A big characteristic of the FIRE community is that it’s packed to the rafters with male nerds. The movement burgeoned in the mid-2000s in the wake of the dot-com boom, and many of its key figures are socially awkward men with backgrounds in STEM fields. For example, Jacob Lund Fisker of Early Retirement Extreme, who’s widely credited as the OG FIRE blogger (he published the blog’s manifesto in 2008), was a nuclear astrophysicist before becoming financially independent at 30 by living on just $7,000 a year. He also identifies as an INTJ, hates loud bars, lives in an RV and doesn’t take his wife on dates.
“We do not get our meals out, mostly because I hate eating out,” he explains in one post. “My wife cooks practically all of our meals.” Mr. Money Mustache also touts the benefits of scrapping take-out, bragging that he’s been known to eat from “containers of pure olive oil” to save grocery costs. Like most FIRE gurus, both men dress with flairless efficiency. “In the winter, I usually wear a [$100] suit and jacket and a Hawaiian shirt,” Fisker advises. “Can you tell I got style?”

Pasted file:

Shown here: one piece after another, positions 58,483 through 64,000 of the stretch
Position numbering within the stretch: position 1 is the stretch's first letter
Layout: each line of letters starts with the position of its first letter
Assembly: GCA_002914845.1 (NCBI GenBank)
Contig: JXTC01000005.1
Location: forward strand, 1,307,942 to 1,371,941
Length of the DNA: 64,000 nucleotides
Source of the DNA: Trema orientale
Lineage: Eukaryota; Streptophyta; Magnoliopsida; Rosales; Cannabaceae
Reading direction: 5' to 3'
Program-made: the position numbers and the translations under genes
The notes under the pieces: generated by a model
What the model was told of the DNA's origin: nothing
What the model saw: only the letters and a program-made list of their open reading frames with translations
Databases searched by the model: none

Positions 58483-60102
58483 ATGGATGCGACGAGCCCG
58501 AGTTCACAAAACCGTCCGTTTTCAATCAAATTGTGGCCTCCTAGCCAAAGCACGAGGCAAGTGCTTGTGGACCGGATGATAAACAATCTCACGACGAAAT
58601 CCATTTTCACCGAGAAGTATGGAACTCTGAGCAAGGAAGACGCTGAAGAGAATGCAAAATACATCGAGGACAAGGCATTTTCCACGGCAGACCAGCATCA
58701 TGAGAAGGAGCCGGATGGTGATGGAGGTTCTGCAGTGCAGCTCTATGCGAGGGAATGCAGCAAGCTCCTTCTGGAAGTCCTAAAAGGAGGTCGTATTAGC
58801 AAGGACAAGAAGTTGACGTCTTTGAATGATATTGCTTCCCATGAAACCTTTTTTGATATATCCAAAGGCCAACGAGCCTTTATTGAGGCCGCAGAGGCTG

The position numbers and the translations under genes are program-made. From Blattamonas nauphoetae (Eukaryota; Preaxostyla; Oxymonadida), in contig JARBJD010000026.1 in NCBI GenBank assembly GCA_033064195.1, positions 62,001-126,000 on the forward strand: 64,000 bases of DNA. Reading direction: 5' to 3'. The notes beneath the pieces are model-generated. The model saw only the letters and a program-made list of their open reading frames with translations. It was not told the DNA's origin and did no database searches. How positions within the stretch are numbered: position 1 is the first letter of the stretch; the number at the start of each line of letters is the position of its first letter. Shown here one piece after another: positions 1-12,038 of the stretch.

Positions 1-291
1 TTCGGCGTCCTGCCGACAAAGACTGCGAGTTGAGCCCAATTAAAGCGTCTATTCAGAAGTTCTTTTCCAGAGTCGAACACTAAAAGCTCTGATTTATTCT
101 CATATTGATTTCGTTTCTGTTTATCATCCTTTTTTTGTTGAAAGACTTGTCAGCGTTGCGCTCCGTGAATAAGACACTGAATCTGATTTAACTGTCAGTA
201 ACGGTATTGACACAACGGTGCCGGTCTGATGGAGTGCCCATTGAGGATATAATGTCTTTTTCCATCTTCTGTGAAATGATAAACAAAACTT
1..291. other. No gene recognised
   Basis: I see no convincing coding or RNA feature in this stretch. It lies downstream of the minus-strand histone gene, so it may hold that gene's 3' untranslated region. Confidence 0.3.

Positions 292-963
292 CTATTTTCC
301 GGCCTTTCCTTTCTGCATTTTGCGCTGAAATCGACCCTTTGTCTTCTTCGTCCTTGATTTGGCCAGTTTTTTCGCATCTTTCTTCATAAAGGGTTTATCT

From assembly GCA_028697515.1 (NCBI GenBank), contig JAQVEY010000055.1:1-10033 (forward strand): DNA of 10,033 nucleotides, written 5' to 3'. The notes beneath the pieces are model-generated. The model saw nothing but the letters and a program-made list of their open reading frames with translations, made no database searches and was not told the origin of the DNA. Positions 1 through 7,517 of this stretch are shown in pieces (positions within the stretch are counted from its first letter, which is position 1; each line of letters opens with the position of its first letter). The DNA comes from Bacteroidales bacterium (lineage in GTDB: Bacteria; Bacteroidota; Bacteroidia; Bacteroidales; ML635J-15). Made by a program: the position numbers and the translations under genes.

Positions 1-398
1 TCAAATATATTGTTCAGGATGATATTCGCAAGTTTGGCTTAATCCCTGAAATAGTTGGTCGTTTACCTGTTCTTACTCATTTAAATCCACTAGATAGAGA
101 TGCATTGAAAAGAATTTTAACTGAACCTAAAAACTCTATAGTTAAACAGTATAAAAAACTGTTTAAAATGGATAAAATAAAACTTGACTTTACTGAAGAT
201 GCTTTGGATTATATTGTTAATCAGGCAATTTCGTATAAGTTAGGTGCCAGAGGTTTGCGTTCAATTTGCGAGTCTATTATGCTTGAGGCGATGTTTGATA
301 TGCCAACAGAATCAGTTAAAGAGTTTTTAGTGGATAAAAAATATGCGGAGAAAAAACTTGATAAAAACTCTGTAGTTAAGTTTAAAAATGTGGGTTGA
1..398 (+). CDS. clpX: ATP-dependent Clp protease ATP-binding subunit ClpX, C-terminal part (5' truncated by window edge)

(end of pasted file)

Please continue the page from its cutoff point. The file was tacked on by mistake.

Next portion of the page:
“Where are the women?” is a question that crops up every few months in FIRE forums, comment sections and on the /r/financialindependence subreddit, which boasts more than 520,000 subscribers. The overwhelming maleness of the community tends to promote defensiveness among its male figureheads, who respond by pointing out that anyone can follow the principles of financial independence — and banning discussions about gender. “No gender discussions / comparisons / complaints,” reads Rule 10 of the aforementioned subreddit. “Early retirement is about finances, saving, frugality […] Discussions about the differences between the genders does not belong here.” In this way, conversations about the unique challenges of saving money while female — after all, women are burdened with increased costs associated with beauty, grooming, childcare and gender discrimination in the pricing of goods and services — are foreclosed.